• Mullins Consumer Banking is closed temporarily effective 1/12/21.
  • Effective Monday, January 4th,  all branches located in Marion and Dillon Counties will operate normal business hours with Drive Thru only service
  • As of Thursday, December 31st, our Georgetown branch will operate normal business hours with Drive Thru only service.
  • As of December 29th, all branches located in Florence and all Horry County branches are operating normal business hours with Drive Thru only service.  
  • For those branches without Drive Thru capabilities in the affected area, please make an appointment or visit the nearest branch offering Drive Thru service.
  • Lobbies in the affected areas will be closed.  Staff will be available by appointment only.  Please contact your local branch for an appointment.   
As we continue to monitor the developments and impacts of COVID-19 (Coronavirus), our priorities are the health of our employees, customers and communities as well as maintaining and providing the best service to our customers.  We want to keep you, our customers and communities, up-to-date with current information regarding our efforts in dealing with the COVID-19 pandemic.

Please remember you may utilize our digital banking tools including online and mobile banking, telephone banking, ATMs and online loan applications.

Economic Impact Payment information

January 4th: All Economic Impact Payment (Stimulus ACH Deposits) received from IRS have been posted to accounts.

IRS Bulletin IR-2021-01 released today: The Internal Revenue Service today urged people to visit IRS.gov for the most current information on the second round of Economic Impact Payments rather than calling the agency or their financial institutions or tax software providers. IRS phone assistors do not have additional information beyond what’s available on IRS.gov.

You are encouraged  to visit the link shown below to get the most current information on your Economic Impact Payment:

https://www.irs.gov/coronavirus/get-my-payment


Our website and Facebook page are current with up-to-date information and you are encouraged to follow both closely. We are working diligently to minimize any customer inconvenience and we thank you for your understanding and patience.
 

Target for new COVID scam: Small business owners

There’s a new coronavirus-related scam making the rounds, but this time the crooks are targeting small businesses. It starts with an email that claims to come from the “Small Business Administration Office of Disaster Assistance.” It says you’re eligible for a loan of up to $250,000 and asks for personal information like birth date and Social Security number. Let’s do a CSI-style investigation to spot clues that the email is a fake.

Clue #1. You got an email or phone call out of the blue that claims to be from the IRS, the Social Security Administration, or – in this case – the Small Business Administration. The FTC has warned about government imposter scams like this.
Clue #2. You were told that you’re automatically eligible for a big loan. Real lenders never do this.
Clue #3. You’re asked to hand over your date of birth and Social Security number. This is a tip-off that the sender is trying to steal your personal information.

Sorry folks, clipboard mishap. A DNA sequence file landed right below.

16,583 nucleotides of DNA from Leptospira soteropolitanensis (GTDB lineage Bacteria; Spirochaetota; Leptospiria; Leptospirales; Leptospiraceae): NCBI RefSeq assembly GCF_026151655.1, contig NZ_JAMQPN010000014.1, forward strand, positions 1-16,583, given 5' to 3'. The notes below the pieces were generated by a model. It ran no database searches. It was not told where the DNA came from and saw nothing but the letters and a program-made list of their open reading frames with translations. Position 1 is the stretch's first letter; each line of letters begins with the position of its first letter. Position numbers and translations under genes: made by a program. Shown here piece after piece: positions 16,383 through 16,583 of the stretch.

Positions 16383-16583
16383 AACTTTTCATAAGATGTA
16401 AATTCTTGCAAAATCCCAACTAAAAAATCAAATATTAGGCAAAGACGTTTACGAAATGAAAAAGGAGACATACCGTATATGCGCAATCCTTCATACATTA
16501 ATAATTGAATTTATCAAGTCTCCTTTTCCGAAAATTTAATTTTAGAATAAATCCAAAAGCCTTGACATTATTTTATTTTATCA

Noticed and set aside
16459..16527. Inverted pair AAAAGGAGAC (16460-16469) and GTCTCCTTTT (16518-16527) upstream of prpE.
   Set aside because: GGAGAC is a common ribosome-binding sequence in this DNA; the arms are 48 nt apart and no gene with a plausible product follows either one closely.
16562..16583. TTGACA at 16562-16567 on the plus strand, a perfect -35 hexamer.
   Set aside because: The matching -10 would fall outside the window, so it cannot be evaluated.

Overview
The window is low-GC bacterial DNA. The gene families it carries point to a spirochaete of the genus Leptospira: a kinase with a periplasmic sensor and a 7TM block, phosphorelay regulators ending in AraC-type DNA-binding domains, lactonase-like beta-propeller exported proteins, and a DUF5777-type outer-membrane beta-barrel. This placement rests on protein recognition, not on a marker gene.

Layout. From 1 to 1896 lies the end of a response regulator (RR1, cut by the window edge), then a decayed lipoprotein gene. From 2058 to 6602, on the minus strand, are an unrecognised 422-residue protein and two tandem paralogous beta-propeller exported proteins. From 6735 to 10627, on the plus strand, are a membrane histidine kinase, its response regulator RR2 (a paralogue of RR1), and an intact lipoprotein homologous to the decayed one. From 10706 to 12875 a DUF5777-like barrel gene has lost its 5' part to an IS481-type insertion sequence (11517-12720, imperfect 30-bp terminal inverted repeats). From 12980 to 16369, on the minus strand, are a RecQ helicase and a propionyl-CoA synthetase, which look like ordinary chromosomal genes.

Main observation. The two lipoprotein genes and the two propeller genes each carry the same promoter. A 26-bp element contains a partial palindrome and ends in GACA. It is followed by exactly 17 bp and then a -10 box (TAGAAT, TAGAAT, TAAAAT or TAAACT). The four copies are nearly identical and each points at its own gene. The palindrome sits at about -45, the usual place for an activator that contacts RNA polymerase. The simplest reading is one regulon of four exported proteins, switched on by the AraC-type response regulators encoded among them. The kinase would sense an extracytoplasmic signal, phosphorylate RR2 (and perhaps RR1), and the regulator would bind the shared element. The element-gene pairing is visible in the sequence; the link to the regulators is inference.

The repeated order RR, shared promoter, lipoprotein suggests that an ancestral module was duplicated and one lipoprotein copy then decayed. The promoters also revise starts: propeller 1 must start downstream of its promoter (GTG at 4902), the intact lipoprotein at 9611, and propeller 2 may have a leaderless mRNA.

Phishing attempts aren’t the only scam that business owners are reporting. We’ve heard from people who have applied for loans through websites pretending to be part of the SBA’s Economic Injury Disaster Loan program, which has been extended to December 31, 2021. And other people report they’ve been contacted to repay loans they never took out. The likely culprits? Criminals who illegally applied for loans in their name.

Here are steps you can take to help protect yourself.
Check your credit report. The worst time to learn that someone has taken out a loan in your name is when you’re applying for a loan yourself. So check your credit report first at www.annualcreditreport.com, the authorized source for the free reports consumers are guaranteed by law. In addition, the three major credit bureaus are offering free weekly online reports to consumers through April 2021. If you’re not in the market for credit or a loan, freezing your credit offers an extra – and free – measure of protection.

Look for reliable sources of information. Looking for a loan? Don’t click on a link in an unsolicited email and be careful with online search engine results. Scammers often bait their online traps with sound-alike names and URLs, phony endorsements, and professional-looking websites. For small business owners looking for COVID-relief programs, always start at www.sba.gov, the official site of the Small Business Administration. Or reach out to a trusted financial institution in your community.

Check out lenders before sharing personal information. Scammers who impersonate lenders have the perfect excuse to ask you for lots of personal information that can be used to steal your identity. Don’t leave a trail of personal information exposed by filling out lots of applications online with lenders you don’t know. Investigate lenders first and if you spot something amiss, stop. And then file a report at ReportFraud.ftc.gov.

Read Understanding Your Credit for more tips on managing your financial profile